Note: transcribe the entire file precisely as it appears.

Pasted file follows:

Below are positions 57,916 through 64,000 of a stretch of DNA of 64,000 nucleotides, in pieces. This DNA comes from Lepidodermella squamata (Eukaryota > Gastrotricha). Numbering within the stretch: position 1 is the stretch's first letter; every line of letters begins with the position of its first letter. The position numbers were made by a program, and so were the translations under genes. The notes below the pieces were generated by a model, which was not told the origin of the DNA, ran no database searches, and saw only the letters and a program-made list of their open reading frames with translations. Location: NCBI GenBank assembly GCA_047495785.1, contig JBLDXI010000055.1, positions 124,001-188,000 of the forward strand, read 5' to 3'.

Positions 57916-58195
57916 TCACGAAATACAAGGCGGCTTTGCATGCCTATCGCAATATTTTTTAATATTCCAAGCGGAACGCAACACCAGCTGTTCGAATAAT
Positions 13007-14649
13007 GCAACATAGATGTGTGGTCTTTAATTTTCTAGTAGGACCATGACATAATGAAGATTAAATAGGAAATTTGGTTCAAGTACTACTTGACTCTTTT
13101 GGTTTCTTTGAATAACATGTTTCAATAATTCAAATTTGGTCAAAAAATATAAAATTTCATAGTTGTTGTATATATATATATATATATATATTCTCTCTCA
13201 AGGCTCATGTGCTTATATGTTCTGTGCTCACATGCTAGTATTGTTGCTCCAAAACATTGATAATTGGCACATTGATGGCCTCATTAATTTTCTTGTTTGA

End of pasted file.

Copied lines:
Below are positions 57,916 through 64,000 of a stretch of DNA of 64,000 nucleotides, in pieces. This DNA comes from Lepidodermella squamata (Eukaryota > Gastrotricha). Numbering within the stretch: position 1 is the stretch's first letter; every line of letters begins with the position of its first letter. The position numbers were made by a program, and so were the translations under genes. The notes below the pieces were generated by a model, which was not told the origin of the DNA, ran no database searches, and saw only the letters and a program-made list of their open reading frames with translations. Location: NCBI GenBank assembly GCA_047495785.1, contig JBLDXI010000055.1, positions 124,001-188,000 of the forward strand, read 5' to 3'.

Positions 57916-58195
57916 TCACGAAATACAAGGCGGCTTTGCATGCCTATCGCAATATTTTTTAATATTCCAAGCGGAACGCAACACCAGCTGTTCGAATAAT
Positions 13007-14649
13007 GCAACATAGATGTGTGGTCTTTAATTTTCTAGTAGGACCATGACATAATGAAGATTAAATAGGAAATTTGGTTCAAGTACTACTTGACTCTTTT
13101 GGTTTCTTTGAATAACATGTTTCAATAATTCAAATTTGGTCAAAAAATATAAAATTTCATAGTTGTTGTATATATATATATATATATATATTCTCTCTCA
13201 AGGCTCATGTGCTTATATGTTCTGTGCTCACATGCTAGTATTGTTGCTCCAAAACATTGATAATTGGCACATTGATGGCCTCATTAATTTTCTTGTTTGA